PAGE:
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This is ALL THINGS CONSIDERED from NPR News. I'm Melissa Block.
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And I'm Guy Raz. Mitt Romney is known more for his business experience than his foreign policy acumen. But today, the Republican presidential candidate wrapped up a visit to South Carolina with an address on foreign policy. He spoke at The Citadel Military College. And as NPR's Ari Shapiro reports, Romney tried to show he can speak the language of national security.
ARI SHAPIRO, BYLINE: There's a tradition of Republican presidential candidates laying out their foreign policy views at The Citadel. John McCain did it four years ago. George W. Bush did it eight years before that. Today, it was Mitt Romney's turn.
MITT ROMNEY: Since 1842, every tyrant, every petty thug or great power that threatened America learned that if you wanted to take on America, you're going to have to take on The Citadel as well.
SHAPIRO: He stood surrounded by cadets in front of a big white banner that said: Believe in America. Romney described how he plans to keep America from losing supremacy in the 21st century. The speech covered the globe, from Mexico and Cuba to Afghanistan and Pakistan, Iran, North Korea and China. That broad sweep was a reflection of the world today, said Romney.
ROMNEY: There's no wall that the next president can demand to be torn down. But there's one unifying thread that connects each of these threats: When America is strong, the world is safer.
SHAPIRO: Other Republicans in the presidential field have argued that America needs to reduce its military footprint and stop spending so much money on wars overseas. The Tea Party has helped bring that view to prominence. Romney set himself apart from that camp today. He argued that a weaker military and a smaller global footprint will compromise America's leadership in the world.
ROMNEY: The United States should always retain military supremacy to deter would-be aggressors and to defend our allies and ourselves.
SHAPIRO: Romney said he wants to increase the military budget, mentioning specific projects from naval shipbuilding to a missile defense system. It's a traditional Republican view of defense that was music to this crowd's ears. Nineteen-year-old Sebastian Clark is from Pittsburgh.
SEBASTIAN CLARK: I really enjoyed the speech. I believe that what he said is true, that during - in times when America is not very secure in our finances, we need to upscale our military in order to protect our borders and our allies and our interests worldwide.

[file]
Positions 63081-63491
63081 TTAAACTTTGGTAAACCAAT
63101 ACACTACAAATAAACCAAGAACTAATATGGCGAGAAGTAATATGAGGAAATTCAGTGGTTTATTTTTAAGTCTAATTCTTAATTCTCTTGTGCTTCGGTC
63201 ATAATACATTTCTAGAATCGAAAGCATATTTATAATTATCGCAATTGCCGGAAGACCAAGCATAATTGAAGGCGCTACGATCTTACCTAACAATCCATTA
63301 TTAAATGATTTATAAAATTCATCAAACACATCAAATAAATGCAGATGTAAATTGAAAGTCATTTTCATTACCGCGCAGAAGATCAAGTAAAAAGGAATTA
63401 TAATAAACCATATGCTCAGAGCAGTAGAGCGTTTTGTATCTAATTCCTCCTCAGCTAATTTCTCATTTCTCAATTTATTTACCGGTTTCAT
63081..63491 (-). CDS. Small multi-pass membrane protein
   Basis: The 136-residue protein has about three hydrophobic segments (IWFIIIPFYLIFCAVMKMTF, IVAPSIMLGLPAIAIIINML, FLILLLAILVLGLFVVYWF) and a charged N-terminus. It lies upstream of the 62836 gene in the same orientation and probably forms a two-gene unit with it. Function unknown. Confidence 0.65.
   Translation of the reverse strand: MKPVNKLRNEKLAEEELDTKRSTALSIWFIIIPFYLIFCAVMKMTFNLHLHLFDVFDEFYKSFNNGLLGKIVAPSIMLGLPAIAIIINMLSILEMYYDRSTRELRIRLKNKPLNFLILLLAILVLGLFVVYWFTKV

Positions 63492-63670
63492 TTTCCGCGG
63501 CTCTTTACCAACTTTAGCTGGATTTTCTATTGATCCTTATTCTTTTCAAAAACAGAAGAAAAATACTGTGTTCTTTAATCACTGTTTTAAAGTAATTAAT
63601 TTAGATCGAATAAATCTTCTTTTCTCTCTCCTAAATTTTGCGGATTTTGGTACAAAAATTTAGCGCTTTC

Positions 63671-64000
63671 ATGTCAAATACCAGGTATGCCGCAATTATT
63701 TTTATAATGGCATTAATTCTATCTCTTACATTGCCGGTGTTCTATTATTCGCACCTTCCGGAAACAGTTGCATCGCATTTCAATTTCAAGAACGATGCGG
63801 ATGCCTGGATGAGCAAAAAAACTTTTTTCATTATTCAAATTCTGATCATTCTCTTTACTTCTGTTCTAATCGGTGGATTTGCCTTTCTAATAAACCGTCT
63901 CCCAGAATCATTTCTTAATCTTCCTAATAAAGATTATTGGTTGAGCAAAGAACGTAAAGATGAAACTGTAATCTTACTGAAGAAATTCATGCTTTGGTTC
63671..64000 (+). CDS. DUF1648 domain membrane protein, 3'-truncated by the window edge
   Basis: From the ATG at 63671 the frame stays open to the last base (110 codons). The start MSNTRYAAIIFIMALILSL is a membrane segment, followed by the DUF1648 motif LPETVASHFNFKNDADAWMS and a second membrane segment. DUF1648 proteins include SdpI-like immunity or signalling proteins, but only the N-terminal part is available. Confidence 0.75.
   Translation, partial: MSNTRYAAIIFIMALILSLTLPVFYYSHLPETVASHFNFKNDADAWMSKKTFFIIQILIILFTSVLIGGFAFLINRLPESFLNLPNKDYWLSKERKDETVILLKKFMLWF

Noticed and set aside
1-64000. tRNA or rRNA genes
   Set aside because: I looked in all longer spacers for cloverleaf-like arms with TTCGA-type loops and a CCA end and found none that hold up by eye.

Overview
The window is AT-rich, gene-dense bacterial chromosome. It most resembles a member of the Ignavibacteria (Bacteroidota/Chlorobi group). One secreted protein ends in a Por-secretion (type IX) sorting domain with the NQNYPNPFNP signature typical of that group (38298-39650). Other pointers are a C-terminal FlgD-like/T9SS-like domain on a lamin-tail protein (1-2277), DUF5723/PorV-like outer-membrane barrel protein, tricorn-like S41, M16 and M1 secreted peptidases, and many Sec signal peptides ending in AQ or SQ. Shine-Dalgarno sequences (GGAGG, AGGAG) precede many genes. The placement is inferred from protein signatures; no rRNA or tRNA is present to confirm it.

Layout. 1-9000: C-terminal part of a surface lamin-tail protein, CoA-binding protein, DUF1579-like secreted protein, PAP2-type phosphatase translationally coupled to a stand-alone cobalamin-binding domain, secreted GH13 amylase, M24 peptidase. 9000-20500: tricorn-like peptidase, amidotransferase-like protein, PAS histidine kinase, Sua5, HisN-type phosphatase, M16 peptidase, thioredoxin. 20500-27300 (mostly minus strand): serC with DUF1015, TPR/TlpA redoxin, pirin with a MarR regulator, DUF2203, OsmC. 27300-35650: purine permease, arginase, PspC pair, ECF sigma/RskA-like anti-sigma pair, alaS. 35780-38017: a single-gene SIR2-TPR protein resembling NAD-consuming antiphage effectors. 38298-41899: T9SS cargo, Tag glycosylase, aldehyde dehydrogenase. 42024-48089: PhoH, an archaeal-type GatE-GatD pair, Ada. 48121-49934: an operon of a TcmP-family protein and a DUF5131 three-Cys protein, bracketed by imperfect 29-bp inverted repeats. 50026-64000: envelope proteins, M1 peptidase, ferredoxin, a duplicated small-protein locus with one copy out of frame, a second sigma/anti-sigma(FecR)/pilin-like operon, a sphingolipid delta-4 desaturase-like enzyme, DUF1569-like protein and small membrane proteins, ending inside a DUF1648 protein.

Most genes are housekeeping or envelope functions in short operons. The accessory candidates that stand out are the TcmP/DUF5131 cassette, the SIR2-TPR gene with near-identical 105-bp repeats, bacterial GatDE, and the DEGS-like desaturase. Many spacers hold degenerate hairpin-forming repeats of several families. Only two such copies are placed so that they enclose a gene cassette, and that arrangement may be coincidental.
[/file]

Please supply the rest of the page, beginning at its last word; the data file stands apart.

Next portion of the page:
SHAPIRO: Romney said while America should work with other nations, it should always reserve the right to, quote, "act alone to protect our vital national interests." That's the same position President Obama has taken, but you wouldn't know it from Romney's speech. He was unrelenting in attacking the president, saying Mr. Obama has weakened America's economy, defense and values.
ROMNEY: This is very simple. If you do not want America to be the strongest nation on Earth, I'm not your president. You have that president today.
SHAPIRO: At the White House, spokesman Jay Carney responded that President Obama's track record on national security is unassailable.
JAY CARNEY: We are stronger. We are safer. We have taken the fight to our principal enemy with a level of aggression and success that is unprecedented. We have improved our relationships around the world with our allies and our partners. And we have made great strides.
SHAPIRO: But in South Carolina, even in this bastion of military values, Romney's supporters acknowledge that foreign policy will not be what decides this election. Twenty-year-old Michael Harayda is from Peoria, Illinois.
MICHAEL HARAYDA: The war is certainly important, but what touches people personally is the economy. And with people hurting so, you know, so badly economically, I think that is what voters are going to vote on.
SHAPIRO: This speech came a day after Romney unveiled his foreign policy advisory team. It includes many top officials from the recent Bush administration. This morning, a Romney campaign official was asked where Romney's foreign policy differs from that of President Bush. The official replied that it's not a dramatic departure in policy, but problems such as the Arab Spring present challenges today that President Bush never faced. Ari Shapiro, NPR News, Charleston, South Carolina.
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